“I remember thinking in 1999 that we were finally on the brink of the future. I saw how wrong I was about that repeatedly. After 9/11, the culture became demonstrably more conservative. Gender essentialism returned, and the ’90s were suddenly considered a failed experiment, like the ’60s, in pushing the boundaries for sex roles too far. Kurt Cobain in a dress wiped out hair metal. To wipe out the image of Kurt Cobain in a dress, we were graced with another hair-centric musical genre ± the mainstream garage-rock revival whose brightest stars were the Strokes and the White Stripes. Rock came back for one last guitar-fueled indie-rock shuffle step around the mainstream before the tidal wave of EDM eventually arrived to swallow it. “Is this it?” I asked myself constantly, in all seriousness, as each year of the 2000s passed.”
— Molly Lambert, making me think 2010s aren’t about returning to the ’90s cuz someone said it’s cool but cuz it’s necessary to pick up where we left off when the Bush years interrupted.
3:18 pm • 25 June 2014 • 1 note
“[T]he momentous nature of the masculine revolution that metrosexuality represents has been largely obscured by much of the superficial coverage it got. Metrosexuality is, in a paradox that Wilde would have relished, not skin deep. It’s not about facials and manbags, guyliner and flip flops. It’s not about men becoming “girly” or “gay”. It’s about men becoming everything. To themselves. Just as women have been encouraged to do for some time.”
— Mark Simpson on the 20th anniversary of coining ‘metrosexual’
3:49 pm • 11 June 2014
“[T]hen I felt a scary shudder go through my body and brain. I barely made it from the desk to the bed, where I lay curled up in a hallucinatory state for the next eight hours. I was thirsty but couldn’t move to get water. Or even turn off the lights. I was panting and paranoid, sure that when the room-service waiter knocked and I didn’t answer, he’d call the police and have me arrested for being unable to handle my candy.”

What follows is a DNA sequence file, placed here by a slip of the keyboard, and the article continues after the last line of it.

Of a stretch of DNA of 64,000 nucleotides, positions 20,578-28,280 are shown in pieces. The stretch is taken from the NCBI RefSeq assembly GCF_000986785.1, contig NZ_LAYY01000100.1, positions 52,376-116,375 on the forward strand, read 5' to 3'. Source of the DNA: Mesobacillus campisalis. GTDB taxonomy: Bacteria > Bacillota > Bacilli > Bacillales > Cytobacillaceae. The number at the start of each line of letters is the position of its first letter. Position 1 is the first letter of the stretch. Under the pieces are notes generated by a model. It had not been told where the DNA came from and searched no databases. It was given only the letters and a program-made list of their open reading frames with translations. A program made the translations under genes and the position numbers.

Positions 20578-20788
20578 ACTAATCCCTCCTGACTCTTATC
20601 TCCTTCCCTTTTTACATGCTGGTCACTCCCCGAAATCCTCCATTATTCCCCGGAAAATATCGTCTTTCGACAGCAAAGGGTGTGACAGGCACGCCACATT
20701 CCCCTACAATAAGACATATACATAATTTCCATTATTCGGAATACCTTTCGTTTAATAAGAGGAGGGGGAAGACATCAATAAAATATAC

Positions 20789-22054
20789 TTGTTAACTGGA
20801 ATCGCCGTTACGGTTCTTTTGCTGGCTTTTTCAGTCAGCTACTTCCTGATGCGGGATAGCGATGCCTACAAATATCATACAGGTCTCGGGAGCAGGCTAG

— Maureen Dowd on edibles
11:28 am • 5 June 2014
It seems as though, for you, talking about privilege shouldn’t lead to arguments; it should be a kind of therapy.
I wouldn’t say therapy, because psychology isn’t very good at taking in the sociological view. But it has to do with working on your inner history to understand that you were in systems, and that they are in you. It has to do with looking around yourself the way sociologists do and seeing the big patterns in the rest of society, while keeping a balance and really respecting your experience. Seeing the oppression of others is, of course, very important work. But so is seeing how the systems oppress oneself.
— From a New Yorker interview with Peggy McIntosh, who popularized ideas of white and male privilege with a seminal paper in 1988.
12:44 pm • 16 May 2014
After a bad day, The Nets.
1:30 am • 13 May 2014